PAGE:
The real surprise of Southam’s return is which league they’ll be in. The FA has allocated them to the Hellenic League Division 2 North, a league the club have never played in, and they’ll be only the second Warwickshire club to play in the Hellenic. Can you name the first? The answer is after the photos.
Now I’ll cover the new ground when the Hellenic Hop visits (news on that over the August Bank Holiday by the way) but I’ve included a few shots and a swan at the end of these from the junior ground and what little is left of the old ground.
The game saw Southam take on a team from less than 10 miles away, but due to the vagaries of county boundaries I doubt they’ll ever meet in a competitive fixture. Cropredy are just about on the other side of the border in Oxfordshire, and other than being the site of an English Civil War battle are famous for the annual Fairport Convention Festival. It’s a useful money-spinner for the Oxon Senior League club; their clubhouse does a roaring trade in breakfasts and they rent out their showers to festival goers.
This game appealed to me in part as it was a rare chance to see a game on the pitch that you could argue is where the current Southam United was born. And on summer’s evening what could be better than watching a local game in the sun? Well, I’m yet to find out as the weather intervened! The rain lashed down in torrents, the local press photographer gave the whole thing up as a bad job after 15 minutes and my umbrella broke just after half time!
In the end I accepted my fate, and glumly phoned Robyn back in Oxford to leave out a towel and a change of clothes. I’m not the type to give up, and the game was entertaining despite the conditions. In the end Cropredy won it, mainly because their players were more used to playing together. Southam’s two late goals, including a 25 yard thunderbolt was caused in no small part by Cropredy being down to 10 men for the last 10 minutes due to a sin binning. That will be an important lesson learned, and in a game that didn’t matter. The miscreant is in my final photo, his team mates didn’t see fit to give him the key to the changing room!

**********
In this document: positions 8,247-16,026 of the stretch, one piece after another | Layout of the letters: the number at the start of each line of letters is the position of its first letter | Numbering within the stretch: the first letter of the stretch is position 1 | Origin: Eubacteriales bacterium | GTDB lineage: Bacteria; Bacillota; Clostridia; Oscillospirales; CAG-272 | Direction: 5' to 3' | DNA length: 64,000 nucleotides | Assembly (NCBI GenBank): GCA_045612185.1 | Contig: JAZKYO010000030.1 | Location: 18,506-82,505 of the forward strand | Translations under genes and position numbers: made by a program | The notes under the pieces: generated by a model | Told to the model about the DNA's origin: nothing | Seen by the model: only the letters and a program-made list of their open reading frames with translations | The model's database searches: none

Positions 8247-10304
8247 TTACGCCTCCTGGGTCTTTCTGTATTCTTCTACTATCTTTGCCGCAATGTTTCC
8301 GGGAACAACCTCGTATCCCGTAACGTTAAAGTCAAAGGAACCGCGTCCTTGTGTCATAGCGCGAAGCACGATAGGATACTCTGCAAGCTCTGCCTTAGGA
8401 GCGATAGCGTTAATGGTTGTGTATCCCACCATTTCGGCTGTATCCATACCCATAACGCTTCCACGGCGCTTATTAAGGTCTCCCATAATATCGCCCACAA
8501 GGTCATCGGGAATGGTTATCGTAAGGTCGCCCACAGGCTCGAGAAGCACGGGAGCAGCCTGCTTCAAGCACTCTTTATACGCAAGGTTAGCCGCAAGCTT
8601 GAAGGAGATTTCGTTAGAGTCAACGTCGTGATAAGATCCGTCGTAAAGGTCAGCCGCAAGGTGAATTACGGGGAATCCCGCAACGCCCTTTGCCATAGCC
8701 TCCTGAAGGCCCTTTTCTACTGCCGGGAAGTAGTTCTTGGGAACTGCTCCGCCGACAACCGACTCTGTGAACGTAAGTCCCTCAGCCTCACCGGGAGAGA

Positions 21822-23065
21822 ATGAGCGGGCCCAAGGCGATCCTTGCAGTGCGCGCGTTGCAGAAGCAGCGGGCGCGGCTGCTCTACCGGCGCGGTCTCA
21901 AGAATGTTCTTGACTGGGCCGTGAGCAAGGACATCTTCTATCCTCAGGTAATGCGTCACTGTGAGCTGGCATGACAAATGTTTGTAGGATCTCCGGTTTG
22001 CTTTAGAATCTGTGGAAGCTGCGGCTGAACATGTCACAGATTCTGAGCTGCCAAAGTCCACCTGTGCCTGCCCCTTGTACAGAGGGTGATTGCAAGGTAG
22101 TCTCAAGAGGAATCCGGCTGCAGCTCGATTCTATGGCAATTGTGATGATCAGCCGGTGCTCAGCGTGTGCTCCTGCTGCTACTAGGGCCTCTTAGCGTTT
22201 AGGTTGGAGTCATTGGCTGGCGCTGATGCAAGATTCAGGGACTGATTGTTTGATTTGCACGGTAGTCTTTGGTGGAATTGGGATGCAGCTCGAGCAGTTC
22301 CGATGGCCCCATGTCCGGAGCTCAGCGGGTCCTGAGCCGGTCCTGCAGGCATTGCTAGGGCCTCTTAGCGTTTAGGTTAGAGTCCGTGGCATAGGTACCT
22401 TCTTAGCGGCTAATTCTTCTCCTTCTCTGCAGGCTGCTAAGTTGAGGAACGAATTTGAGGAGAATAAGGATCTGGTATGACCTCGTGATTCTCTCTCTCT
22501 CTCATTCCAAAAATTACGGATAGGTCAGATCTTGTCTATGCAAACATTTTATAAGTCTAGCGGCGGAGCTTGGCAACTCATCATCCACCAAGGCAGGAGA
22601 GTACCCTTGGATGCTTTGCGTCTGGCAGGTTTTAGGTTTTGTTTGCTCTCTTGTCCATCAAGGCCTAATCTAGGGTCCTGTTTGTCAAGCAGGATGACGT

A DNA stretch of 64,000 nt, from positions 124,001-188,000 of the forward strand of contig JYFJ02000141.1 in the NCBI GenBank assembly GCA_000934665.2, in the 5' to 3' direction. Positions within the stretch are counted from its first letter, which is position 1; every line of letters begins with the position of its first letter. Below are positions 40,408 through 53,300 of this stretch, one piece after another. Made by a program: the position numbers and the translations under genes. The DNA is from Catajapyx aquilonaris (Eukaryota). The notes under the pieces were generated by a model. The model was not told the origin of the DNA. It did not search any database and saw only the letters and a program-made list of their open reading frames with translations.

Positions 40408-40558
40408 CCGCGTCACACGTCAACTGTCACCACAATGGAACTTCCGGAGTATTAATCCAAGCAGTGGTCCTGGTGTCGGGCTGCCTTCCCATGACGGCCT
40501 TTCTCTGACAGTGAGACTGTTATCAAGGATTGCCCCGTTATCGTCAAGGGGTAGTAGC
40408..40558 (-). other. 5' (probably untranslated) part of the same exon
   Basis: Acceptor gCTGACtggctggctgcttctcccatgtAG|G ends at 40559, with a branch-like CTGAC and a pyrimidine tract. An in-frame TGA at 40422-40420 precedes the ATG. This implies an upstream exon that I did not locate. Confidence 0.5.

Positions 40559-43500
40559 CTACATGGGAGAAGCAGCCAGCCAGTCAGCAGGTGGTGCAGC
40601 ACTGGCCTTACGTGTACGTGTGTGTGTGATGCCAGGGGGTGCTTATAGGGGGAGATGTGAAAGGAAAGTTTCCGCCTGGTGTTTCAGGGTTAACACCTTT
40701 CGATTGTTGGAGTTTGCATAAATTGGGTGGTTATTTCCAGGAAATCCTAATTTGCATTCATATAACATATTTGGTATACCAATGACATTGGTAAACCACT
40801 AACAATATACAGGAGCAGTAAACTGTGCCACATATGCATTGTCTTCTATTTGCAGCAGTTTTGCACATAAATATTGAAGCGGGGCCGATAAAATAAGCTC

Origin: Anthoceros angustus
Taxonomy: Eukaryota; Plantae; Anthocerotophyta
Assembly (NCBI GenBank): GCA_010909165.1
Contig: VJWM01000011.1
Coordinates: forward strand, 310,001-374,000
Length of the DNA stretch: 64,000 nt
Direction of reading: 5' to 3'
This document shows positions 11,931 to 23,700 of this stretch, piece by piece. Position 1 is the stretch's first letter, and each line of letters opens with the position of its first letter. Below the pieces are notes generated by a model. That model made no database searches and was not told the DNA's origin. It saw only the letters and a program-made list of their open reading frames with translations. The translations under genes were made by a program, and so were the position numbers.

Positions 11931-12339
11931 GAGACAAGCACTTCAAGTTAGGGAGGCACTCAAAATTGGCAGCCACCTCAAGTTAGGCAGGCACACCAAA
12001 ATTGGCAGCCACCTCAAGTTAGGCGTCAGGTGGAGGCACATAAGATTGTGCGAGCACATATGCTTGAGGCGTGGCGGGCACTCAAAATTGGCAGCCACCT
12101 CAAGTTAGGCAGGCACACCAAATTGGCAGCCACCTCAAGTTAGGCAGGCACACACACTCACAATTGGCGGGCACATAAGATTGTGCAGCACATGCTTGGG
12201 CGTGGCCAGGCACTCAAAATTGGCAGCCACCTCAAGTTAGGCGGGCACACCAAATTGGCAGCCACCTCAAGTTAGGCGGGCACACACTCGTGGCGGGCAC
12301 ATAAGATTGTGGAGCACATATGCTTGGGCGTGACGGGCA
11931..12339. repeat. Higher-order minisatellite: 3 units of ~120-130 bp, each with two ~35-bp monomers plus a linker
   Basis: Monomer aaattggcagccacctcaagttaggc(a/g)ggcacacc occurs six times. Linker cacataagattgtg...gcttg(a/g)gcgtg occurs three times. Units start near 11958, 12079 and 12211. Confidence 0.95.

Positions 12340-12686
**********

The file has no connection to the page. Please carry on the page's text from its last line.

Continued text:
I squelched back to the car, and drove back down the A423 to Banbury, cold and wet, and even my attempt at a restorative coffee failed- the local Costa was closed. I managed to convince myself that my first soaking of the season was some form of soul cleansing and that at least it would mean the forthcoming Peterborough Hop would be dry. Needless to say I was wrong on both counts.
Nevertheless it’s good to see Southam back in adult football and the new ground looks to be a must-visit. Let’s hope that the club can use Bobby Hancocks Park to rebuild towards the status they once held. I’ll look forward to my visit to the main ground next time.
Stratford Town played in the Hellenic Premier for 2 seasons from 1975 to 1977